I just feel as though Robin Bridges tried to do too much with this book. It's okay to just deal with one or two teenage issues, you don't need to tackle them all! It was a brave attempt, but it didn't pay off. It was the same all the way through (in the last chapter of the book, Iris's best friend Trista announces that she kissed her on the night that she died... Did we really need a random lesbian moment?!) and some of the inclusions definitely weren't relevant to the story. It feels like the focus of the story is definitely Andria and Alex's burgeoning relationship, but because all of the other plots are happening as well it's extremely cluttered, and I genuinely don't feel as though I read a novel rather than read a bunch of potential plot lines.

TOP TEN TUESDAY: Ten most recent 5 star reads

(Top Ten Tuesday was created by The Broke and The Bookish!)

It takes a lot for me to rate a book 5 stars. The story needs to engage me, the characters need to be realistic and the events that unfold need to be genuine and believable. I also need the writing style to be absorbing, and for the grammatical structuring to be neat and tidy - I can't abide writers that overlook grammar in favour of telling the story, because if the story isn't coherent it's not going to be enjoyable.
These ten novels impressed me, and I fell in love with them utterly and completely. I'm not including graphic novels, because those normally get 5 stars from me (I can't help myself when there's cute art and lovable characters!) or non-fiction, because my tastes are much less discerning.
If you'd like to read my reviews of the books I mention, click on their titles!

10) 'The Art of Being Normal' by Lisa Williamson
I LOVE this book, and I was absolutely over the moon when it won at the Waterstones Children's Book Prize just last week. Dealing with the struggles of David, who is trying to come out as transgender, and Leo, you can't help but love these characters.

9) 'The Body Farm' by Patricia Cornwell
Last year, I attempted to read a Patricia Cornwell book every week to enable me to catch up with the series in time for the release of 'Depraved Heart'. Unfortunately I failed in that quest, but that's mostly because 'The Body Farm' was so good that I just needed some time to deal with it before I continued onwards. 
8) 'Landline' by Rainbow Rowell
I'm going to be completely honest, I can't remember rating 'Landline' 5 stars. I actually found it quite cliched and got bored frequently throughout it, so looking back I definitely should have given this one 3 or 4 stars at the most. I don't know what I was thinking! 

7) 'This Is Where It Ends' by Marieke Nijkamp
This book is an absolute triumph. Since it was released it's gained so much attention, even hitting the New York Times' bestseller list, and there's a reason for that - it's flawless. It's set over the course of a few hours, during a school shooting. Heartbreaking and captivating in equal measures.

6) 'All of the Above' by Juno Dawson
There aren't many books that I read in one sitting, but 'All of the Above' was one of them. It deals with loads of different teenage issues - depression, eating disorders, sexuality - but it tackles all of them beautifully. This is the epitome of a 5 star book. 

5) 'Golden Son' by Pierce Brown
Hands up who's surprised? Oh wait, the answer to that is no one. Which means you also won't be surprised by the next book that received 5 stars...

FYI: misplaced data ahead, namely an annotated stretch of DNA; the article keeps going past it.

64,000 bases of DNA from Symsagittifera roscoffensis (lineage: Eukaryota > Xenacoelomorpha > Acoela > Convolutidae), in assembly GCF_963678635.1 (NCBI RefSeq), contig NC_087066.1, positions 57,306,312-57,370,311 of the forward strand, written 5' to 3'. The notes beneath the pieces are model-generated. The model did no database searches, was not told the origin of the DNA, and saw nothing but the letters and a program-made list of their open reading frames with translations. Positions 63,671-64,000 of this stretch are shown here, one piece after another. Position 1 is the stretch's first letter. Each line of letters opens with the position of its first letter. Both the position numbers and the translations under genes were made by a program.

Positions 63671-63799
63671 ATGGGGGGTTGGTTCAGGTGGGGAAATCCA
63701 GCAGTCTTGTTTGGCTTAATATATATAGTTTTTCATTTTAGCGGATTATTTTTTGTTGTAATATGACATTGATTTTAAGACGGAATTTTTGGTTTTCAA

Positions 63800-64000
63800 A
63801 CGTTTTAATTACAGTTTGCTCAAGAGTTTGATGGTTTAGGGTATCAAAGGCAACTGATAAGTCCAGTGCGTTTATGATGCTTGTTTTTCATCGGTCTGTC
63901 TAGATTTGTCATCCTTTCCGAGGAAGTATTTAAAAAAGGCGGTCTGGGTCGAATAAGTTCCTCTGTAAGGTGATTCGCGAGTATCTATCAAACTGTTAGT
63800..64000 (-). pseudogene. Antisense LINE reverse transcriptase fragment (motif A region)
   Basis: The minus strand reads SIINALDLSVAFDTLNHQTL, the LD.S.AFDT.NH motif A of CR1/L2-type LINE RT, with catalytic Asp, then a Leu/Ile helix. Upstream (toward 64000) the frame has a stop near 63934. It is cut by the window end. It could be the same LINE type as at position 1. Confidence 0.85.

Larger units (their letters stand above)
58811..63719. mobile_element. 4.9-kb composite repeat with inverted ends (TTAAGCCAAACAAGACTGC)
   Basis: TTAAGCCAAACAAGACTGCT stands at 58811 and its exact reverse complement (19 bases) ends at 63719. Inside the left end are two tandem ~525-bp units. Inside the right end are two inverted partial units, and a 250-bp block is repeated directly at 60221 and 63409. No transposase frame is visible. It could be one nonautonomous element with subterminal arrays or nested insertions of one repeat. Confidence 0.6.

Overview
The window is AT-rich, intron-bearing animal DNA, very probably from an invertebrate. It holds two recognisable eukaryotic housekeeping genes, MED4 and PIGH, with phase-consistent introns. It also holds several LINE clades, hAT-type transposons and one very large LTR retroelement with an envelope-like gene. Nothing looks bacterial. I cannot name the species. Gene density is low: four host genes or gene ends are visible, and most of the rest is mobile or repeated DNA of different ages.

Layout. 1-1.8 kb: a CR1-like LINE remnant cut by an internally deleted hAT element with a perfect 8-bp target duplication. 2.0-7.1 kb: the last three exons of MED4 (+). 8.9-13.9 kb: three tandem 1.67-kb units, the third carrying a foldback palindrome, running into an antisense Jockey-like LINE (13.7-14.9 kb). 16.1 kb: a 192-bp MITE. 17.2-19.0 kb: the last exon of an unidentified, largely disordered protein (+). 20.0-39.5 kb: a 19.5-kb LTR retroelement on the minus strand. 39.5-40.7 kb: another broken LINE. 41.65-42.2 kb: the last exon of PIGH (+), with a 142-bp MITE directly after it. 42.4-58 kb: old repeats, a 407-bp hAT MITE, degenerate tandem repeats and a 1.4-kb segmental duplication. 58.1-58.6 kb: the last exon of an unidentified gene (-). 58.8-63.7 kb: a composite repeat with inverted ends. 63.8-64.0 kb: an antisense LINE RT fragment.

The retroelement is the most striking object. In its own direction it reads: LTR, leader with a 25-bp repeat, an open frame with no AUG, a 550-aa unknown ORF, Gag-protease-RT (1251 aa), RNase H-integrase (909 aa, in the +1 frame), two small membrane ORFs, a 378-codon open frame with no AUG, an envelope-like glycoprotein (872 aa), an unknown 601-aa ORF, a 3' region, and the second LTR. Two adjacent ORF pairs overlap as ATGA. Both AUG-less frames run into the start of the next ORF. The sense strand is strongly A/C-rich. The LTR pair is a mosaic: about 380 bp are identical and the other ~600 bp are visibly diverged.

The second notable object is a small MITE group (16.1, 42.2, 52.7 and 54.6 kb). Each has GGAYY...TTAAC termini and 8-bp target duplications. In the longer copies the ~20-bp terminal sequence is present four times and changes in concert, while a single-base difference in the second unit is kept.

4) 'Morning Star' by Pierce Brown
Nope, no surprises here. 'Morning Star' was closer to a 4 star book for me... But I had to. I couldn't help myself. 
If I'm completely honest, 'Red Rising' should have been on this list too - just before 'This Is Where It Ends' - but that was a reread, so I chose to omit it. Sue me. 

3) 'Kindred Spirits' by Rainbow Rowell
This Rowell book was definitely more of a 5 star read than 'Landline' (seriously, what was I thinking?!). It was a short story written for World Book Day 2016, and it takes a lot for short stories to impress me, but this one succeeded where many others have failed. The characters were well-rounded, the story was wrapped up, and it left me wanting more.

2) 'You Were Here' by Cori McCarthy
I could not recommend this one more highly: it's such an authentic representation of grief, and it really does destroy you emotionally. 

1) 'Far From You' by Tess Sharpe
I actually read this one straight after 'You Were Here', and no one was more surprised than me when I read two 5 star books in a row. I don't think it's ever happened before, and I was over the moon! I'll be honest when I say 'Far From You' is probably one of my favourite books of all time - I already can't wait to see what Tess Sharpe does next. 

I hope you enjoyed this Top Ten Tuesday! What 5 star books have you read recently? 

Monday, 28 March 2016


I was contacted a couple of weeks ago about reviewing We Are The Movies new EP, 'Get Busy Living...', I thought I'd combine their EP review with a New Music Monday post.
We Are The Movies were formed in 2011 in Columbus, Ohio, and are comprised of Mike O'Leary (guitar/vocals), Tim Waters (guitar/vocals), Dan McMillan (guitar), Stephen Goldstein (bass) and Bryan Overholt (drums). 
The band released their first EP, 'Ending One Moment at a Time', back in 2013, and they haven't stopped working since. It's definitely paying off, though: this year they have an opening slot on the Pure Noise tour (headlined by Hit The Lights and Seaway) and they're also playing the Road to Warped show in Alaska (with Sum 41 and Sleeping With Sirens, among others). At the moment they have just over 1,000 likes on their Facebook, and around a quarter of that on their Twitter, but by the end of the year I can guarantee that they're going to have gained a lot more attention. Unfortunately I can't go to either of these shows - being UK based has its downfalls! - which means I'm not going to know what We Are The Movies sound like live for quite a while, but hopefully there will be UK shows on the distant horizon.